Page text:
Cerenelli may be the country’s most musically gifted anchorman. He began singing and playing guitar professionally at 18 in his native Youngstown, Ohio, then majored in journalism at Belmont University in Nashville. After working in television back in Ohio, he returned to Nashville in 2014 to work at NewsChannel5 and give singing one more try. He recorded a single, “She Loved Me Again,” that earned acclaim at ReverbNation.com. The song was written by Monte Warden, who has written for Carrie Underwood and George Strait.
“It didn’t take long once I got to Nashville to see that when you have a talent pool that is so elite, you quickly realize where you stand in comparison. I could have made a living from music, but I didn’t want that. I wanted to be George Strait. And that wasn’t going to happen. It was a difficult decision (to leave the business), but not gut-wrenching because I wanted to build a more stable future. Most people never go back and take that chance. I did. I tried. And now I’m focused on anchoring at 44News. This is a truly special opportunity, and it’s a responsibility I take very seriously.”
One of Evans’ professional idols is now one of his competitors — WEHT-WTVW’s Wayne Hart. An Odon, Indiana, native and Indiana State University graduate who worked under Hart at Channel 25 early in his career, Evans was anchoring the weather at WEHT on the night of Saturday, Nov. 5, 2005, just hours before an F3 tornado churned through the Tri-State and killed 25 people. “My life changed from that point forward. That night will stick with me forever because I learned so much from Wayne. He told me, ‘There will be a defining moment in your career when, 1, you have a night like this, and, 2, you are tracking a large, violent tornado on the ground that is killing people. You will have that moment once or twice in your career.’ Because of that night, I know what to look for. I had two similar experiences later when I was working in Lafayette (Indiana). What I dealt with that night in 2005 helped me do my job better.”
Keesee is a Texan, and like all good Texas boys, he played football. Only in Keesee’s case, it was 6-man football. “We had 20 kids in my graduating class (at Meadow High School, 30 miles south of Lubbock). That’s a testament to how big football is in Texas. If your school’s not big enough to field an 11-man team, you drop down to 6-man.”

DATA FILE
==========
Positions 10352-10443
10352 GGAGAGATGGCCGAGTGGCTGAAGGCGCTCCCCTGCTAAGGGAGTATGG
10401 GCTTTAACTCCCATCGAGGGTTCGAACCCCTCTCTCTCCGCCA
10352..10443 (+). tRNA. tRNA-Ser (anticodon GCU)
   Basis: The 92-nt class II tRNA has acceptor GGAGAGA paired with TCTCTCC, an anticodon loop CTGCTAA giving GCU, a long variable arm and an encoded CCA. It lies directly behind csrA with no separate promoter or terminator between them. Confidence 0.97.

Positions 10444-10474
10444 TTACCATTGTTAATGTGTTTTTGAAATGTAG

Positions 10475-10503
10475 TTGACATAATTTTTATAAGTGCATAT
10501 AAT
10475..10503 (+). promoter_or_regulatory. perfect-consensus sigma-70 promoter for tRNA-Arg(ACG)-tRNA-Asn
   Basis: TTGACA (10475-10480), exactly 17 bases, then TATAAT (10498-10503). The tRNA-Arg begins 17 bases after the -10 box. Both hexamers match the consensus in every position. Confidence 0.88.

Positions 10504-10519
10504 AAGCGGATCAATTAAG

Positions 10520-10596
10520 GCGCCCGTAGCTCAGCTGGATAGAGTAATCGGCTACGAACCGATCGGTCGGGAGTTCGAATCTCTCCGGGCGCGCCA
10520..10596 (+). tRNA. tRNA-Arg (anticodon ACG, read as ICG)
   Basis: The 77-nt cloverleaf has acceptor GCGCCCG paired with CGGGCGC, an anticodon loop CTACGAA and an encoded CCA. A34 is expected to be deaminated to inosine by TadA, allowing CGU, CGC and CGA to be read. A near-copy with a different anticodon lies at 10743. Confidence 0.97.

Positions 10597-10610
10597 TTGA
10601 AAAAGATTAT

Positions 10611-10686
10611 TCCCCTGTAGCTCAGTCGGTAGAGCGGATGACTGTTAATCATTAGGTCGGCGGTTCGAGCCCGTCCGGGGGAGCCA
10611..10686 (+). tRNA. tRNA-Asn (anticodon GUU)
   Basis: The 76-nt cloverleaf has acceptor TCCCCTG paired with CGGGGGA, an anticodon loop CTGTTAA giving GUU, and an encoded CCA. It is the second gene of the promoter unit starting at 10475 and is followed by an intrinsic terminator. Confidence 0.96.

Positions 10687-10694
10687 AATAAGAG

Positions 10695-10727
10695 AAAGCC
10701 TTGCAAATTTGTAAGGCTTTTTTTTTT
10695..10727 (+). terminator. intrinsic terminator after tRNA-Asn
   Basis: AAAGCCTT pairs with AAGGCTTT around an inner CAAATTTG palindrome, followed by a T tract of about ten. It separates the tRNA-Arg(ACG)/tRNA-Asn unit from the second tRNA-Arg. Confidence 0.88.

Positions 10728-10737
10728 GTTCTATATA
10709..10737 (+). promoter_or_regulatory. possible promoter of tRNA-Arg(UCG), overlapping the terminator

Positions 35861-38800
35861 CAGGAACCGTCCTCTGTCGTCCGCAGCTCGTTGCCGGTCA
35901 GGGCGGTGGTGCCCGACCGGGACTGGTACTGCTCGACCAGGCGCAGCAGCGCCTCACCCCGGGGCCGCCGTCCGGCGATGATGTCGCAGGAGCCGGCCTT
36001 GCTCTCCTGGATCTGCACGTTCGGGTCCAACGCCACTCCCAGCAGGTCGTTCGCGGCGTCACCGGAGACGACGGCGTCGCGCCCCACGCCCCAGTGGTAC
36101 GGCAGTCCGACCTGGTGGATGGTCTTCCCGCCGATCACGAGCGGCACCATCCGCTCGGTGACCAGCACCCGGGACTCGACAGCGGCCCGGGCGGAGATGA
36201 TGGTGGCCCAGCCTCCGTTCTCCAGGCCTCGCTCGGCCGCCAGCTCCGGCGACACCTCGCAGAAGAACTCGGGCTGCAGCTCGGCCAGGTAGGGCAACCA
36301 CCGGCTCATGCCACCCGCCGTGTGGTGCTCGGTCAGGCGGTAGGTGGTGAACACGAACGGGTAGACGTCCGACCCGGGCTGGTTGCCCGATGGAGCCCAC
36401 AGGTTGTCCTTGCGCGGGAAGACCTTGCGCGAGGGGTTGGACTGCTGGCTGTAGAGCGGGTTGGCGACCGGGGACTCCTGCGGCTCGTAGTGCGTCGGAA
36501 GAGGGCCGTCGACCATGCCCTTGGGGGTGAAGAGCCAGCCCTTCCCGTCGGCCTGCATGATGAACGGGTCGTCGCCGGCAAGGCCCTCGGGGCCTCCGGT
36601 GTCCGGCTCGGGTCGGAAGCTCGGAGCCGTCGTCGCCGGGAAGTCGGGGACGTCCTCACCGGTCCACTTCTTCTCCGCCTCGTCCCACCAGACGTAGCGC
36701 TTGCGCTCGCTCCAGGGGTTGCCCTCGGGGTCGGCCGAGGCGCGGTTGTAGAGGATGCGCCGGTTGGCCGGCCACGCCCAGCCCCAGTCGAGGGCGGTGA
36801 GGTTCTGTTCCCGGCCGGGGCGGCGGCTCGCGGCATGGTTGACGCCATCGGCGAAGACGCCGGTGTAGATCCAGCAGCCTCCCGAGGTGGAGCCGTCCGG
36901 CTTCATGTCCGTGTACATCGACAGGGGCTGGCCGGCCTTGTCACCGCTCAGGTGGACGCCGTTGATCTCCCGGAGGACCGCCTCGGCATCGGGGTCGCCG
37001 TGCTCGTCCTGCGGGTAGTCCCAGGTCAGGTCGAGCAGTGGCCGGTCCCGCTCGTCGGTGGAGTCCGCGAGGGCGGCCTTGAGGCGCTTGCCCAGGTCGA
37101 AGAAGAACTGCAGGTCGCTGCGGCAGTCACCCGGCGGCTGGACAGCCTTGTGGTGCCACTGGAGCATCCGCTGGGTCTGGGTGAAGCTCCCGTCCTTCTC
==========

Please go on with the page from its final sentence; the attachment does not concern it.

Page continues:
Unlike most of his fellow West Texans, Keesee is a hockey fan. Until putting on the pads for Meadow when he reached high school, his primary passion was street hockey. The chance to become a weeknight sports anchor in a town with professional hockey was too much to pass up, even if it meant leaving Texas. “I’m not so much a hockey fan as a hockey nerd. I pay attention to the young and up-and-coming stars in the development leagues, so that’s why I’m excited about covering the IceMen since they’re affiliated with the (Ottawa) Senators.”
Early days stretch into late nights in the Carpenter Street studio these days as 44News goes from non-existent to producing 7 ½ hours of on-air news each weekday. Fisher acknowledges that some aspects of the newscasts have gone surprisingly well, while others need more work than expected. Either way, 44News is back in the race.
“This is a huge endeavor,” says Korff, himself in his second stint at 44. “The challenge for us is to get people to change their habits. They’ve always watched Channel 14 since they were 10 years old, or they’ve always watched 25 or 7. It’s just a habit. We have to change some habits around here. Simply give us a chance. Tune in, watch our newscasts. If you like us, stick around. If you don’t, go back to 14, 7, whatever you’ve been watching. Just give us a chance.”
For more information about 44News, visit wevv.com.